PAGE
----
Public Safety provides training to prepare for possible threats

Kaleia Lawrence, Editor Emeritus

The Gun Violence Archive reports that 2022 has seen 407 mass shootings so far this year. Wisconsin is no stranger to the violence.  

The Madison area nearly missed a tragedy earlier this year when the suspect in the Highland Park shooting made his way here on the Fourth of July, only to leave because he said he “didn’t put enough thought into it.” 

About a month ago, the Oak Creek community marked the 10-year anniversary of a mass shooting at a Sikh temple that took the lives of seven people. 

And that’s just in the state. 

Across the country, people are grieving the lives of 19 children and two teachers taken at Uvalde Elementary school. 

Public Safety at Madison College does what they can to prepare the community for tragic events. One way this is done is through active shooter trainings. Anyone in the school can request the training, and officials say they’re seeing an uptick in requests this year. In just one week, Officer Nick Tatro did three trainings related to active shooters. 

“It pains me to say this, but when there’s a tragic event, and it gets kind of blown up in the media a little bit, we’ll get a few more requests,” says Tatro.  

In a typical year, the department gives 15 to 20 presentations. This year, they’ve already done 10. A training is usually offered to the general public as well.


Plus, an online option available.  

Public Safety wants to do it for anyone who wants to learn, no matter how many people want to learn. 

“Small groups, big groups, doesn’t matter,” says Tatro. “The information is the same.” 

The presentation lasts about an hour and a half, and goes off the “run, hide, fight” model that the FBI uses. Officers say that if you can get out of the area where an active shooter is, chances for survival go up. But if escape is not an option, the training gives more details on what the next best steps are. 

The active shooter training at Madison College came into existence back in 2018 after a mass shooting at Stoneman Douglas High School in Florida that claimed the lives of 17 people and hurt 17 more.

“After these, you know, these big high profile situations happen, we generally are responding to a lot of questions and concerns, and then it’ll kind of peter off there… could be months to over a year and then another big one will happen,” Sergeant Luke Adler. 

Public Safety says they haven’t dealt with an active shooter threat at the school before, and hope it stays that way. 

“We’ve had calls for service where we’ve had to respond for, you know, people saying that they saw firearms or whatever the case may be,” said Tatro.  “But as far as like a threat with a firearm, knock on wood, not yet.”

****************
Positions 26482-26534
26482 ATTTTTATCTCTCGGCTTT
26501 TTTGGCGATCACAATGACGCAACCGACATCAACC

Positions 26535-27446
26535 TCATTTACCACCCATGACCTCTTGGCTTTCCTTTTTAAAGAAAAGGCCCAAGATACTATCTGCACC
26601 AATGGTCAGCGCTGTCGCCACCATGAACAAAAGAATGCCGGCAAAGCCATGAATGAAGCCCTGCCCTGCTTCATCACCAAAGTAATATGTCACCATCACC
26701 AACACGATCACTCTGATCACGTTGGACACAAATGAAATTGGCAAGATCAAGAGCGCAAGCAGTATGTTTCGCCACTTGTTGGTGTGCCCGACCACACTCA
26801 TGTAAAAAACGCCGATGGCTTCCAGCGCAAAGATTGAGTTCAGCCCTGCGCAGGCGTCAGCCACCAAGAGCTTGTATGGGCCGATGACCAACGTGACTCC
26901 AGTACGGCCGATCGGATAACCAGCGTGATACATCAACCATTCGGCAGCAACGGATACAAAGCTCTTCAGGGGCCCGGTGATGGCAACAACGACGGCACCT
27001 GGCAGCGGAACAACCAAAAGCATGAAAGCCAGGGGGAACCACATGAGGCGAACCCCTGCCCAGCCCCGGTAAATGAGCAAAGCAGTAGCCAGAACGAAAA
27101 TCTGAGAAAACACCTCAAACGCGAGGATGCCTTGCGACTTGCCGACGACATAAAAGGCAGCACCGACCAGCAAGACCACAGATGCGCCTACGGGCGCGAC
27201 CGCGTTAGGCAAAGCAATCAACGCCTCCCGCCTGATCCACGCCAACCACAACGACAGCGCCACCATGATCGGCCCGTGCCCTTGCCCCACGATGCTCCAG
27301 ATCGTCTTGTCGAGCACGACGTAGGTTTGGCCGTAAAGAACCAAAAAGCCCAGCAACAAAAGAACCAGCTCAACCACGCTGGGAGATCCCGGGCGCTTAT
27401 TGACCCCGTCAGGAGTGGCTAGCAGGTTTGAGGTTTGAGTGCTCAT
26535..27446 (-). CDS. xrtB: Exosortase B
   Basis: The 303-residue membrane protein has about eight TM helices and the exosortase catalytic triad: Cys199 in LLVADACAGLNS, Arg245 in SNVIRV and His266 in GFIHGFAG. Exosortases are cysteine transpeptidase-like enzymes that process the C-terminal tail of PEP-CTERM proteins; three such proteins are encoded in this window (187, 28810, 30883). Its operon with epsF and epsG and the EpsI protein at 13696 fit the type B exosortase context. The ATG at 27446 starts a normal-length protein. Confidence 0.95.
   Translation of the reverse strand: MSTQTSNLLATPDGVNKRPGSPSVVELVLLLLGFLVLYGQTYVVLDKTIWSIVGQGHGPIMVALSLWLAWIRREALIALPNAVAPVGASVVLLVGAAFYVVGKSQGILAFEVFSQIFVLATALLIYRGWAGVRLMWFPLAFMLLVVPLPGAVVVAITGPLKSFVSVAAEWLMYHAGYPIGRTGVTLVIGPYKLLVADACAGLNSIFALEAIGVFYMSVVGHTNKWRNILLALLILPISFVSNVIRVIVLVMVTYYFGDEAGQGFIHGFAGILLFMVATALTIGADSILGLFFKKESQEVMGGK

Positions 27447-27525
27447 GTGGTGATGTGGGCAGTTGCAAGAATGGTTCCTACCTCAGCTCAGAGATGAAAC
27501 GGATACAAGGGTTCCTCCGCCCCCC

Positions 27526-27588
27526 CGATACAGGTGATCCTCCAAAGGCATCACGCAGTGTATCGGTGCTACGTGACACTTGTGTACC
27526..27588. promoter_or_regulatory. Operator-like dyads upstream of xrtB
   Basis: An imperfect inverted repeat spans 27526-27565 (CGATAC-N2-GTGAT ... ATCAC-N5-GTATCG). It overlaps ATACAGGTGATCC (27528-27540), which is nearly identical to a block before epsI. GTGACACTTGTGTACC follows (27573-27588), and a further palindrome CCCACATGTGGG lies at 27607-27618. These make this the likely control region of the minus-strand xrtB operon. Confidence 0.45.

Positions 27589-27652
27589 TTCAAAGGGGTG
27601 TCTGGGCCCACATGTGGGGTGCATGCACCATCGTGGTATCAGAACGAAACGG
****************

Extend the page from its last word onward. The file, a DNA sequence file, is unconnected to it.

When mass shootings happen around the country, the department looks at how they can learn from the incident. They go over how they might respond differently in a similar scenario.  

Officials say they’ve been in contact with local law enforcement like the Madison Police Department. They recently sat down with the North Precinct Sergeant to get everyone on the same page, and to work on identifying any vulnerabilities that need to be addressed. 

But that doesn’t mean that Public Safety is hyper-focused on an active shooter threat. 

“It’s not like we’re talking about it every day, like, I’m not trying to be super paranoid about it, because the truth is, you know, it could happen anytime, anywhere, for any reason,” says Tatro. 

Other than the active shooter training, there are ways that students can be prepared for a worst case scenario. Officers suggest students download the WolfPack Alert app. They use the app to share emergency alerts. Alerts can be about severe weather, threats and more, but officers say it will never be used flippantly. 

They also recommend that students learn the layout of the school before classes start. 

“Do a lap around the first floor of the building and, you know, looking at certain rooms or areas that you wouldn’t necessarily think of in your day-to-day routine, but maybe that could potentially be an exit that you could use,” Adler says. 

Officers say they are an open resource for students to talk about concerns. Other than going to the Public Safety office, tabling events for safety awareness are set for September. Those are happening on Sept. 6, 13, 20, and 27 at Goodman South, Fort Atkinson/Watertown, Truax and the Portage/Reedsburg campus respectively.  

If students notice someone showing worrying behavior, they can make a report to the Behavioral Intervention Team. BIT is there to find students the support they need while ensuring everyone’s safety. A form for submitting a report is found on the students portion on the Madison College website.